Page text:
Continuing west to “The 405,” the San Diego Freeway north leads to The Getty Center, an imposing, modernist, world-class art destination which houses the best examples of Greek and Roman antiquities; European paintings, drawings, manuscripts, sculpture, decorative arts, and photographs. Mural, by Jackson Pollock is on view until June 1st.
Architect Richard Meier’s designed the striking cluster of six Italian travertine buildings atop a 110-acre hilltop site in the Santa Monica Mountains. Each individual gallery frames fantastic views, which extend west over the Pacific and east all the way to Downtown. Meier, who comes from a German Jewish family that emigrated in the 1890s, inherited two menoras, one of which is at the Israel Museum, in Jerusalem, and the other in the Skirball Museum.
The Skirball Cultural Center, designed by architect and global citizen Moshe Safdie, is just four miles north of The Getty Center, off the 405. Jack Skirball, a 19th century reform rabbi, pioneer in audiovisual education, film producer and real estate entrepreneur initially funded the project. He believed that visual objects could engage an audience and supported a destination where Judaica artifacts could function as “storytellers” which is what the core exhibit, Visions and Values: Jewish Life from Antiquity to America, does. Talks, readings, courses, films, poetry, dance and the ever-popular Noah’s Ark Story attract 600,000 visitors annually including 80,000 students and teachers; a new in 2013 wedding venue features a built-in chuppah.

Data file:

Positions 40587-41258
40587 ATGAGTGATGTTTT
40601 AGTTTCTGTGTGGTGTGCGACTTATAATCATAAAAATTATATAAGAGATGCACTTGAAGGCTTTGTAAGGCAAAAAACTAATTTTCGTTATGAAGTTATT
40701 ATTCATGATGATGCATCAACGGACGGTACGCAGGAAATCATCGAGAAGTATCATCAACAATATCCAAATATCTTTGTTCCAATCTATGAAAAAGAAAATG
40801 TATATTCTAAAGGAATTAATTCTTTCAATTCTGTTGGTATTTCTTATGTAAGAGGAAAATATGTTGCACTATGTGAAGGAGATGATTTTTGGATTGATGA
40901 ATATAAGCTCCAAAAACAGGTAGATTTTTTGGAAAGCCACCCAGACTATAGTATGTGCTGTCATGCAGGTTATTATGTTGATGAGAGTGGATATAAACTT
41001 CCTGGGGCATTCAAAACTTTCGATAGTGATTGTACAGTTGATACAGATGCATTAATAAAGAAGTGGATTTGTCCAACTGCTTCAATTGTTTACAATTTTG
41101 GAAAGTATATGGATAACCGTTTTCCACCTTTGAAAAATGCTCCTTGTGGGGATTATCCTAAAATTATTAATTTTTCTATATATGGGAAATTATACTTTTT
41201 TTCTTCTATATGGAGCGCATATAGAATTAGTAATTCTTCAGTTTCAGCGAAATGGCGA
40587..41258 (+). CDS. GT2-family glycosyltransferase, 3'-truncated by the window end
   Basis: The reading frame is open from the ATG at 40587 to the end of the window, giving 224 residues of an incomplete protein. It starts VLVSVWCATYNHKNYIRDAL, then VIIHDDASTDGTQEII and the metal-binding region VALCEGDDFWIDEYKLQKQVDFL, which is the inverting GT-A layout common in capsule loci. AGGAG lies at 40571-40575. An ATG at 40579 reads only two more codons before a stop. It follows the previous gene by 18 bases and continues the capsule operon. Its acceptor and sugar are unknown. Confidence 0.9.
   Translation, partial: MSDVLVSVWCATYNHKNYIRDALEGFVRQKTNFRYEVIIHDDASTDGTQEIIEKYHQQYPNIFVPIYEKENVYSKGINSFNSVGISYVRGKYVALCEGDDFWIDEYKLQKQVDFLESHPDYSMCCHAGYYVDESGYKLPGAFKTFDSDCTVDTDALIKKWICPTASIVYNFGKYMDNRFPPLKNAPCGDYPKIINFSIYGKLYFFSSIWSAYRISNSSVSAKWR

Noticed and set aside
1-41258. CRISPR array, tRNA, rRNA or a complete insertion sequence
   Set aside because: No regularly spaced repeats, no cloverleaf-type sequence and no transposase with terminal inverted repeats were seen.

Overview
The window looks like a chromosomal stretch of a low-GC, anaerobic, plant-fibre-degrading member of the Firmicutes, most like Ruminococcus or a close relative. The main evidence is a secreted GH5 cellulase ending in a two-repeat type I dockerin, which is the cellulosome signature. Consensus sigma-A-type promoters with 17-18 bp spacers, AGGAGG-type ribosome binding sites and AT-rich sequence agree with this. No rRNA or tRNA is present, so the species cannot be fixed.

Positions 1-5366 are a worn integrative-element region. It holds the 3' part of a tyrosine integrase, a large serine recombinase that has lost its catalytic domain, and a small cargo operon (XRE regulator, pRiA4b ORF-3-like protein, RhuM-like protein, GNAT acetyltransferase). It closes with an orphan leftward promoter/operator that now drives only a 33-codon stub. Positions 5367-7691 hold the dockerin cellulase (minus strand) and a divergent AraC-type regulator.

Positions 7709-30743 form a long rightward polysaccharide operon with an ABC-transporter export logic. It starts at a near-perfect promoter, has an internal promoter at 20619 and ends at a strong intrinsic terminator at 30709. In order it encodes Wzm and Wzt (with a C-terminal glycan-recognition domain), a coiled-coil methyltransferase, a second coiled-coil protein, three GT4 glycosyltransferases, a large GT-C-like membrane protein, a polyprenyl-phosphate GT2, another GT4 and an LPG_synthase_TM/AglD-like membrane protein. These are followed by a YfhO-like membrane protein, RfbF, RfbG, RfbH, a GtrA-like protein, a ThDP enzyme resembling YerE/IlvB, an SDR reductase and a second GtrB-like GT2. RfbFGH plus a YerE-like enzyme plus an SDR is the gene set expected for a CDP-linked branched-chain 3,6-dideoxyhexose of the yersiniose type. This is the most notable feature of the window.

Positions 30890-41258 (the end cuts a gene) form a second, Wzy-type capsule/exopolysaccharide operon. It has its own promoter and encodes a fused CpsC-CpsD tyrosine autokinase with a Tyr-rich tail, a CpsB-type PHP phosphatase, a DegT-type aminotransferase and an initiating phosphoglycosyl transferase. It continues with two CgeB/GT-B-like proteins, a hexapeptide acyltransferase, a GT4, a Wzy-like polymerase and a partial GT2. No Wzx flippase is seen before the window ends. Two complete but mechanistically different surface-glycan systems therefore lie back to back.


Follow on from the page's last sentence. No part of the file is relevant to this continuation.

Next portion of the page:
The reputation that Los Angeles enjoys as a contemporary art capital can be considered in large part the legacy of Eli Broad. The 80-year-old Jewish entrepreneur established two Fortune 500 companies before devoting his innovative energy to The Broad Art Foundations, which directly benefits artists and museums, in particular The Museum of Contemporary Art and the Los Angeles County Museum of Art and, going forward, The Broad, a new museum under construction on Grand Avenue. It will open in 2015 and display 2000 works from the couple’s collection including pieces by Jeff Koons, Joseph Beuys, Roy Lichtenstein, Cindy Sherman and Ed Ruscha.
Broad’s impact on Grand Avenue with the Walt Disney Concert Hall, MOCA, High School of Visual and Performing Arts and Cathedral of Our Lady of the Angels helped launch a Downtown Renaissance, which attracts architectural and cultural tourism.
The Grand Avenue Cultural Corridor also connects magnificent historic buildings, Union Station, City Hall and the Los Angeles Central Library. The library, which heralded modern architecture when it opened in 1926, displays twelve murals that symbolize California’s history in the rotunda under its second floor dome. And, Union Station, a beautiful Mission Revival railroad terminal, is opposite the fun and fanciful Olvera Street, a block long Mexican marketplace that’s part of El Pueblo de Los Angeles Historic Monument. Of the 27 buildings, one dates from 1818, which is ancient history for a city incorporated in 1850, the year California became a state. According to that same LA timeline, only four years later, in 1854, “The first Jewish services in history of Los Angeles are held.”
In addition to the major cultural institutions, most tourists visit Universal Studios, the Hollywood Walk of Fame, and Sunset Strip. And what is special about LA is that there is vibrant uniquely-Jewish culture alongside the mainstream culture, with the very fine Zimriyah Chorale, Keshet Chaim Dance Ensemble, and the LA Jewish Symphony.
Irvina Lew, a member of the American Society of Journalists and Authors and Society of American Travel Writers writes about what she loves, including France, art, and history. www.irvinalew.com